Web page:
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Re: Article about supposed "murky" future for Oracle

From: Thomas Kyte <>
Date: 1 Apr 2004 06:18:09 -0800
Message-ID: <>

"rkusenet" <> wrote in message news:<c4ffjh$2hpu17$>...
> "Serge Rielau" <> wrote
> the other way to put this is that application has to be designed
> accordingly. In a properly designed system, such exaggerated scenarios
> of read-blocking-writes rarely happens or can be completely eliminated.

so your recent posting in another newsgroup trying to figure out why a simple query in read committed isolation is deadlocking with other statements was due to an improperly designed system?

or that you must commit really frequently (like row by row) when doing a mass purge to avoid the "long transaction problem" is good design? -- another posting of your recently.

You are right -- if you get paid by the hour, and you like to write tons of code, blocking reads, inconsistent reads -- they are really good ideas. I concurr.

if you want it right, want it fast, want it without thinking about how concurrent reads and writes would be done......

the real problem is that many (i might even say most) developers don't understand concurrency control. they have no idea that they need repeatable read/serializable. they don't understand the ramifications of using/not using it (well, i take that back -- they know if they use RR or serializable things seem to go "bad" -- deadlocks, blocks -- so they avoid it like the plague).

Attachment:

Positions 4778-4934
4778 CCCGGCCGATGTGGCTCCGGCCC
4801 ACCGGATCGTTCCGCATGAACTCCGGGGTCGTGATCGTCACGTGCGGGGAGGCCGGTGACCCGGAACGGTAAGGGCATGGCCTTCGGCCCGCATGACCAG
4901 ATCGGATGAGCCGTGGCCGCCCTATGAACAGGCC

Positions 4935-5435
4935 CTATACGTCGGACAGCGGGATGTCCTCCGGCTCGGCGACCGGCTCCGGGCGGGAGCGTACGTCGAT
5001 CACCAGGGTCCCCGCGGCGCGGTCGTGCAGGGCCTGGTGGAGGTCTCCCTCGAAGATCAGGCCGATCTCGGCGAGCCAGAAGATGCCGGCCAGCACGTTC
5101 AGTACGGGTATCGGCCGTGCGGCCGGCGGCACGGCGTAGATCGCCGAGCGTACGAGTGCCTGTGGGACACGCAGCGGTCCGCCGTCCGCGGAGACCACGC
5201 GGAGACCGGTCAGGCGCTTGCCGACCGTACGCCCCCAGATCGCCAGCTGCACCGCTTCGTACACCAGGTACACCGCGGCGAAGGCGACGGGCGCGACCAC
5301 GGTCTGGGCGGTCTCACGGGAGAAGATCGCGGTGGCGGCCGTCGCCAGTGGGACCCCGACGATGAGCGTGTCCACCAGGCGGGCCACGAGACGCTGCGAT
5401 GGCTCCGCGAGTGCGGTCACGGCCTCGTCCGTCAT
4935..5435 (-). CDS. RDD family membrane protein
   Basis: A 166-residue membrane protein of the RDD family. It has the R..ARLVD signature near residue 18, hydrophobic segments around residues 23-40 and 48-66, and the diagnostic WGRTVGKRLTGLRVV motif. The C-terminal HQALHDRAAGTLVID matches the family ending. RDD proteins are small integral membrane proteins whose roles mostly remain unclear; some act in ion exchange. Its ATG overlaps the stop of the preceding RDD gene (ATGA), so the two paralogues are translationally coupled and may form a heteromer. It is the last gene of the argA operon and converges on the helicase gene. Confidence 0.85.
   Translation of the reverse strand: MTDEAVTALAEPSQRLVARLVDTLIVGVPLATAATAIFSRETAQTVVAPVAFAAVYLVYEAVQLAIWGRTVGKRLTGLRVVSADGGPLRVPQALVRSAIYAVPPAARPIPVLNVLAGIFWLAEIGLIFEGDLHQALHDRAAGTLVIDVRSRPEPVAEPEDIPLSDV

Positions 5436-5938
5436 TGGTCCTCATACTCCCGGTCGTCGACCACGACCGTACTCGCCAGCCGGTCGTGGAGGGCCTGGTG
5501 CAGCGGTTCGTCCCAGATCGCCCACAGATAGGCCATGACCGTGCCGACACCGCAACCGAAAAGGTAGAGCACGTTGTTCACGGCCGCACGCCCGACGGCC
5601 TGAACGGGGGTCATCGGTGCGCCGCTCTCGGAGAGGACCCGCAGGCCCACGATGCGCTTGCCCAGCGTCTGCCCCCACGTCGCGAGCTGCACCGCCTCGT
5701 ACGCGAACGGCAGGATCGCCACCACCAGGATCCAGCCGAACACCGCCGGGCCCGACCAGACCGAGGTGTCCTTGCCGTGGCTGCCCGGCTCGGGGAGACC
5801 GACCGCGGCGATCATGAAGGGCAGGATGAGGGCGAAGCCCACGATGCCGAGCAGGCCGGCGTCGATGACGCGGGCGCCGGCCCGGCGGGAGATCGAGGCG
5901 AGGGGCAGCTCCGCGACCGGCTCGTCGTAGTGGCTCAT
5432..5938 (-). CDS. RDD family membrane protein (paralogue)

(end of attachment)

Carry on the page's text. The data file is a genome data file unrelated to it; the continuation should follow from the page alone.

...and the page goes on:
that "well designed" part is something that seems to be 'rare' (else there would not be so many postings I suspect in the other groups about these issues)

> This is what I call as marketing hype. Present a scenario about competing
> products as if it is insurmountable.

It can be insurmountable (did you ever figure out why that simple query deadlocks -- I cannot even imagine having to worry about such a thing. how many hours were spent by you and others looking at that problem. How happy are the endusers when they get "sorry your query failed due to a deadlock") -- or the attempts to get around it so expensive as to be laughable. the general solution in other RDBMS -- lets have a reporting instance so we avoid this (how many sqlserver -- both flavors, informix installations have I seen with this "solution" - yeah, we just need another database, thats the ticket)

> Of course Oracle is not the only one to do it. IBM seems to be learning fast,
> as evident in this
Received on Thu Apr 01 2004 - 08:18:09 CST

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